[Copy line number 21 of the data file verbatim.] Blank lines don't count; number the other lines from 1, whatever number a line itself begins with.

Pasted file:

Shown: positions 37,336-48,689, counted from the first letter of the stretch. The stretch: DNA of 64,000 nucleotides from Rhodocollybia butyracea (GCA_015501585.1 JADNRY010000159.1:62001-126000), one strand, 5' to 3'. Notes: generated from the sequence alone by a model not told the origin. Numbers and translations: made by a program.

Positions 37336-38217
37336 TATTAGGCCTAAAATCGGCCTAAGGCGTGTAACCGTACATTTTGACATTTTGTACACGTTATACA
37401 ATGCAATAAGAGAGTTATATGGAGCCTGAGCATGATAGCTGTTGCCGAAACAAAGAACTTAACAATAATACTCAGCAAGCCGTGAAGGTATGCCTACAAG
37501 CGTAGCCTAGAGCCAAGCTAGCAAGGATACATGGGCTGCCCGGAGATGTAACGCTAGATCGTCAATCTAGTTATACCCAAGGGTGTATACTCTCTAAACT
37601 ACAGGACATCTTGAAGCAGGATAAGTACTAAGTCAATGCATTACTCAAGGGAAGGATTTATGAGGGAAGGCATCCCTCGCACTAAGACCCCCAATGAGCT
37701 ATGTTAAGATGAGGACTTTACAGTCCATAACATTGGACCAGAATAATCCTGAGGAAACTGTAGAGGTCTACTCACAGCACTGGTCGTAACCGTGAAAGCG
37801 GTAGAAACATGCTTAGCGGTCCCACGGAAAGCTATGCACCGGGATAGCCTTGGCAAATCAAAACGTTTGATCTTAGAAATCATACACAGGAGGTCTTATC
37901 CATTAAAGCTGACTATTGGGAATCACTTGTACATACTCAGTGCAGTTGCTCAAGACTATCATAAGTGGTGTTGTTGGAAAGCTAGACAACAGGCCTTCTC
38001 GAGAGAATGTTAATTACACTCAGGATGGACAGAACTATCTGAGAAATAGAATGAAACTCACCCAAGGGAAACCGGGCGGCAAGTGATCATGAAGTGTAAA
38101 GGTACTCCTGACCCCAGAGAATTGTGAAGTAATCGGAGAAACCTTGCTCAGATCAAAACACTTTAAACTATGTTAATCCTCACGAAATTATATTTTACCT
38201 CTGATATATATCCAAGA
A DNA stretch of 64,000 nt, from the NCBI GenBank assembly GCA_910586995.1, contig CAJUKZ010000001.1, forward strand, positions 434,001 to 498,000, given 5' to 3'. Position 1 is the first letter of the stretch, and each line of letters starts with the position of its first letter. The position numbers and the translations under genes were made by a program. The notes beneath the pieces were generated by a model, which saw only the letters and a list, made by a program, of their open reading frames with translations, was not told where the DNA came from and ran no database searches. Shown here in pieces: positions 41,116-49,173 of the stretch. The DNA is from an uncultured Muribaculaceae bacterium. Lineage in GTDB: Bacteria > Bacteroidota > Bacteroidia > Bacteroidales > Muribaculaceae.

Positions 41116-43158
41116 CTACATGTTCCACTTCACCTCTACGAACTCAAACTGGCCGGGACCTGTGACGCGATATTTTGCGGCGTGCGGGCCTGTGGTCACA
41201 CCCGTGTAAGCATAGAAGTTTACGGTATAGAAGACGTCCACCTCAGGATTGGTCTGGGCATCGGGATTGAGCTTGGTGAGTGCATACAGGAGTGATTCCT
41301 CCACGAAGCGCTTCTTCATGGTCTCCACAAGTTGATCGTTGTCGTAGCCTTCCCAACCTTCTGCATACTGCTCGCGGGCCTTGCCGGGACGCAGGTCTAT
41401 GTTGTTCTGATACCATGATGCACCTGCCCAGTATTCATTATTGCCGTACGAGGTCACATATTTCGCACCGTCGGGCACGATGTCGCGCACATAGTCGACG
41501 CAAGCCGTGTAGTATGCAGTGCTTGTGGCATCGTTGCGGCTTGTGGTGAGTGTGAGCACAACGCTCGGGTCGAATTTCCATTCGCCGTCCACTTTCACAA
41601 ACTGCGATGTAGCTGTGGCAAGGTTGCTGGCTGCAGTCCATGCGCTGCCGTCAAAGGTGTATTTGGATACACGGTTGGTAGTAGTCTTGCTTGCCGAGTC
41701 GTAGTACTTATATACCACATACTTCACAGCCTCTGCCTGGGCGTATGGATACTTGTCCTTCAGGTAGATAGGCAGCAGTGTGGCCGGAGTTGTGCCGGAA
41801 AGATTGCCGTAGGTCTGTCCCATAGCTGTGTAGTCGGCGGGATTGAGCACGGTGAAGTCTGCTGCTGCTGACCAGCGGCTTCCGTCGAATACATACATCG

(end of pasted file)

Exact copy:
41701 GTAGTACTTATATACCACATACTTCACAGCCTCTGCCTGGGCGTATGGATACTTGTCCTTCAGGTAGATAGGCAGCAGTGTGGCCGGAGTTGTGCCGGAA